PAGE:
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In 1319 Oct 16, Constantinus de Mortuo Mari (Constantin Mortimer) was granted, by Edward II, (In year 13 of his reign) a Royal licence to crenellate Sculton (Scoulton Moat)
Licence for Constantine de Mortuo Mari to crenellate his dwelling place of Sculton, co. Norfolk. By p.s. (CPR)

Constantinus de Mortuo Mari ... mansum ... Sculton, Norff. (Turner and Parker)

Granted at York. Grant by privy seal.


Reference to site of large moat about 1km NW of church, although this may well not be the site of the the licensed house.

Original source is;

(In fact, the original source given is usually a transcription/translation of what are precious medieval documents not readily availably. It should be noted that these transcription/translations often date to the nineteenth or early twentieth centuries and that unwitting bias of transcribers may affect the translation. Care should also be taken to avoid giving modern meaning to the medieval use of certain stock words and terms. Licentia is best translated as 'freedom to' not 'permission'.)

Significant later sources are;

Constantine de Mortimer (1280-1359)
Constantine de Mortimer, son and heir, was aged between 16 and 18 at his father's death. He was in ward to John, Earl Warenne, who was granted £20 for his maintenance. In 1300 he was returned as holding £40 worth of lands in Lincs. He was summoned for military service against the Scots in 1301, 1315 and 1333, to attend Councils in London or in Westminster in 1335, 1337 and later; and was returned as a Knight of the Shire for Norfolk to 15 Parliaments between 1321 and 1338. In 1306 he was granted two fairs yearly at his manor of Kingston, Cambs, and in 1310 fairs at his manors of Attleborough and Foxton. In January 1307/8 he had letters of protection on going over seas in the retinue of John, Earl Warenne, who accompanied Edward II to France for his marriage with Isabel, daughter of Philip IV of France, in that month at Boulogne. In 1317 he and his wife (not named) had licence to have mass celebrated in chapels or oratories of their manors, and in 1319 he had licence to crenellate his house at Scoulton. He fought at the battle of Boroughbridge, 16 March 1321/2, for the King against Thomas, Earl of Lancaster. In 1325 he was appointed joint keeper of the coasts of Norfolk and Suffolk, keeper of Buckenham Castle, a commissioner of array, and a commissioner of the peace (and again in 1346) for those counties. In April 1332 as steward of the household of Eleanor, Duchess of Gueldres, the King's sister, he was going overseas in her company, in the King's service. From 1334, for more than 20 years, he was busily occupied in judicial business in the country. In 1337 he was keeper of the household of Thomas de Brotherton, Earl of Norfolk. In 1338 a grant of free warren was made to him and his heirs in numerous manors. He was summoned, 25 February and 12 September 1342, to two great Councils of spiritual peers and magnates at Westminster. (Complete Peerage Vol. 9 p. 248-9)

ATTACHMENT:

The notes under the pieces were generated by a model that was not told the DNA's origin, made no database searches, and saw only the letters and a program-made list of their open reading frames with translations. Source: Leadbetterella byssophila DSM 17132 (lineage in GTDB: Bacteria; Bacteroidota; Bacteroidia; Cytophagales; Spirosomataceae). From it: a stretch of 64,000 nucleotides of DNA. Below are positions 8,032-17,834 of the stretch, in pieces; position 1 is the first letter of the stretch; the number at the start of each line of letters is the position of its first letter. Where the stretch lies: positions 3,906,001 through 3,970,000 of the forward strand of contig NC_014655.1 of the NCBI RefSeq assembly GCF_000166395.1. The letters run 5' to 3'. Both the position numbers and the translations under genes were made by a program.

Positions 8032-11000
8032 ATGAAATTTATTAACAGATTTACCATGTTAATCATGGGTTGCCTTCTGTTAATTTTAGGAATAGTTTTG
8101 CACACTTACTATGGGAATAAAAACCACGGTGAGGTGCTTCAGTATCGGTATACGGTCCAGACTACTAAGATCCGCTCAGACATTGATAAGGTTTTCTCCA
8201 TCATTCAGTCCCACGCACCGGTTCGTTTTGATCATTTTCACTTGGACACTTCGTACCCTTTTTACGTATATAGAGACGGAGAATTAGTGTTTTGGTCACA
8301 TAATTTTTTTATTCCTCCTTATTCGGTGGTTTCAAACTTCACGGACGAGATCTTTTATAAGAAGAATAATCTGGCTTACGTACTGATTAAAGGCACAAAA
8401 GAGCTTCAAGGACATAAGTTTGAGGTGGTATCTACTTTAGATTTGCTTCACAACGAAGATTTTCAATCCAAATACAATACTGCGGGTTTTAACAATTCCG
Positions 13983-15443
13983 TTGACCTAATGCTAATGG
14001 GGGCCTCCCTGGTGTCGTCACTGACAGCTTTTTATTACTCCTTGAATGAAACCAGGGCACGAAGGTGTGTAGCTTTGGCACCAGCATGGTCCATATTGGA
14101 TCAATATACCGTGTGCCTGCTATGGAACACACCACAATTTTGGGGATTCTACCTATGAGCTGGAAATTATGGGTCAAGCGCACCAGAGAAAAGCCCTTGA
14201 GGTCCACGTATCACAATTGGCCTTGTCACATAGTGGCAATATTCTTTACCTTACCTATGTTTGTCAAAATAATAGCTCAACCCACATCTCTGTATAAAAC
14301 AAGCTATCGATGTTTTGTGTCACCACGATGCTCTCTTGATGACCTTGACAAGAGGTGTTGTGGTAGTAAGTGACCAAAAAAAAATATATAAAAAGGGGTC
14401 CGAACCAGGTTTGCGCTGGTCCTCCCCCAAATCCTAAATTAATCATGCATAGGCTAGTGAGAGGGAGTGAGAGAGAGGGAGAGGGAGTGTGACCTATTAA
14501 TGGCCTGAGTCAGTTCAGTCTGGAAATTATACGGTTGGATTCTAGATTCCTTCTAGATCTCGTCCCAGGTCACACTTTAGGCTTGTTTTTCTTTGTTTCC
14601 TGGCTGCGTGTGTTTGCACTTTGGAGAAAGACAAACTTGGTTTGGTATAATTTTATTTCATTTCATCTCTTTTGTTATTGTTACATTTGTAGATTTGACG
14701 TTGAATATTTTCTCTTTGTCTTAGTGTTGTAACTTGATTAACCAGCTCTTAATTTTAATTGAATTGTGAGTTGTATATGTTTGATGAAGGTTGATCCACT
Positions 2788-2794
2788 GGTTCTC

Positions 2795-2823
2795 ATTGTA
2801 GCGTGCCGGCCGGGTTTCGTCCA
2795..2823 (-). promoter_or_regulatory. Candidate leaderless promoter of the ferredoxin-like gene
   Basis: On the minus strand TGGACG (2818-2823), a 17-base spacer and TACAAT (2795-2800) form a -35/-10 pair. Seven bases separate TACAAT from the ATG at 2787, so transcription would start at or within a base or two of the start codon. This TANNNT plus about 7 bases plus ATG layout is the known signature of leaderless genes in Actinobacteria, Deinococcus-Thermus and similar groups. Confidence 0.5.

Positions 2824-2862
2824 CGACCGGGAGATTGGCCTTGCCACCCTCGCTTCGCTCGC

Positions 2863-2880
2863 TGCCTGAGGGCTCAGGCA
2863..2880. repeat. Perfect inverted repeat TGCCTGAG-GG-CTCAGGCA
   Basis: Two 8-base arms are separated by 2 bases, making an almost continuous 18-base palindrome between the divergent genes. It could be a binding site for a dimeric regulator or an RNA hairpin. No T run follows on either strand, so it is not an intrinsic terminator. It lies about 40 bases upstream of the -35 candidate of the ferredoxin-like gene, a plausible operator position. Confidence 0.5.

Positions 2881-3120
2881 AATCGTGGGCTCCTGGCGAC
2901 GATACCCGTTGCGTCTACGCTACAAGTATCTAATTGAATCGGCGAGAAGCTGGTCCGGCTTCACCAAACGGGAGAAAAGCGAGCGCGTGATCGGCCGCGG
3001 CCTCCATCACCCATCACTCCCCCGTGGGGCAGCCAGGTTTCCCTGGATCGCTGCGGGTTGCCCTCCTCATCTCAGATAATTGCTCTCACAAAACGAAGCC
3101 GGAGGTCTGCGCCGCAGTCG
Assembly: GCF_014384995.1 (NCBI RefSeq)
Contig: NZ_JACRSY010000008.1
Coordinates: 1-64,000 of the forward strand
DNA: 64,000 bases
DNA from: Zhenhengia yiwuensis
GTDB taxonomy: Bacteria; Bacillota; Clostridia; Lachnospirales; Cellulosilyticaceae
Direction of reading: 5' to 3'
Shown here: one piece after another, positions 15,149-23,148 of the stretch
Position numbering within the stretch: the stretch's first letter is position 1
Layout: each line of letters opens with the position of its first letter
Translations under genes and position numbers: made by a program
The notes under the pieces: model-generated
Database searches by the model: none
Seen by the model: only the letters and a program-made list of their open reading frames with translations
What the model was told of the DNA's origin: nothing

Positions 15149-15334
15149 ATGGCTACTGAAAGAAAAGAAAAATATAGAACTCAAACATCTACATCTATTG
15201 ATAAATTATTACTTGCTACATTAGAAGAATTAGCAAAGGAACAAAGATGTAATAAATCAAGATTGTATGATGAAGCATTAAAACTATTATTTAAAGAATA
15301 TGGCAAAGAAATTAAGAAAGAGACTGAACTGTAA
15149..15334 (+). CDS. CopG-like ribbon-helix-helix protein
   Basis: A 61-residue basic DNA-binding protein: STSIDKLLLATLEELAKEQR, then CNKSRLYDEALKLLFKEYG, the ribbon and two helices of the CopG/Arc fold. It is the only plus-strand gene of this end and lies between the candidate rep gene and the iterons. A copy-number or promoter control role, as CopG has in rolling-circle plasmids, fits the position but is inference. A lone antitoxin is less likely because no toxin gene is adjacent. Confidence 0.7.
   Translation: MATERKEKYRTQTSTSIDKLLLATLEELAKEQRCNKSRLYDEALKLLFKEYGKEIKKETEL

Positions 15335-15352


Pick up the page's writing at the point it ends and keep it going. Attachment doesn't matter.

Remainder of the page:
Biographical source include;

More information about licences to crenellate can be found here.

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Record created by Philip Davis. This record last updated on Sunday, October 4, 2015.